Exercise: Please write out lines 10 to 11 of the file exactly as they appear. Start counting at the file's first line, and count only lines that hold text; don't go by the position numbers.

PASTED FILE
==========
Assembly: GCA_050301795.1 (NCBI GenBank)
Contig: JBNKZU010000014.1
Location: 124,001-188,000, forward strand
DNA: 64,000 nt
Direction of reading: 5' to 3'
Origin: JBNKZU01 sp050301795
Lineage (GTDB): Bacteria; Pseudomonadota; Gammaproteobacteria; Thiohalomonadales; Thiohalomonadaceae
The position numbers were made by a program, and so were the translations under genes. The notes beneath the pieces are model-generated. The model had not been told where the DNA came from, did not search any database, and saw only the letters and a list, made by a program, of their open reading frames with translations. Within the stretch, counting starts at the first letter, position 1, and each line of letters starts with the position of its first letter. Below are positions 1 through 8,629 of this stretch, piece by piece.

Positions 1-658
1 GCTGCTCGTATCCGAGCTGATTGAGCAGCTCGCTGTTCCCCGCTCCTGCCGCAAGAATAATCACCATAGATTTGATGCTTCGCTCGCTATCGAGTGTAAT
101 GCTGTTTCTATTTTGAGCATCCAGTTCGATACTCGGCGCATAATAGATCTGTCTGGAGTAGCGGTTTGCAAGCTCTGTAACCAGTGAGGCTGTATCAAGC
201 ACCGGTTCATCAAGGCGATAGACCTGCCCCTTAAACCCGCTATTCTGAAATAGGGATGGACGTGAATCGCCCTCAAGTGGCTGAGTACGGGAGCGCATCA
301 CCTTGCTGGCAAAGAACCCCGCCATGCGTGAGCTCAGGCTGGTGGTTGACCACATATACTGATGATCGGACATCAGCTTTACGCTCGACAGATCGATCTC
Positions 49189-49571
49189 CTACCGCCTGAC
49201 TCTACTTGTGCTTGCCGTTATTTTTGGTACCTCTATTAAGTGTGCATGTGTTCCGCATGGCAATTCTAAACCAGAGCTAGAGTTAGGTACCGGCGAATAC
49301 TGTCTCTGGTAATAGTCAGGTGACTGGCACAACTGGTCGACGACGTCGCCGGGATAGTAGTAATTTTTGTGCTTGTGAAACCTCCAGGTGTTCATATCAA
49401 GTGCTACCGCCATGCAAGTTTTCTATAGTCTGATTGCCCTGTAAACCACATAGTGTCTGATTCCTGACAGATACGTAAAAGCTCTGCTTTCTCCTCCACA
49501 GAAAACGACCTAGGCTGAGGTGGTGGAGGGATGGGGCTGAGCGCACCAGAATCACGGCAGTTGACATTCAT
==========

1 GCTGCTCGTATCCGAGCTGATTGAGCAGCTCGCTGTTCCCCGCTCCTGCCGCAAGAATAATCACCATAGATTTGATGCTTCGCTCGCTATCGAGTGTAAT
101 GCTGTTTCTATTTTGAGCATCCAGTTCGATACTCGGCGCATAATAGATCTGTCTGGAGTAGCGGTTTGCAAGCTCTGTAACCAGTGAGGCTGTATCAAGC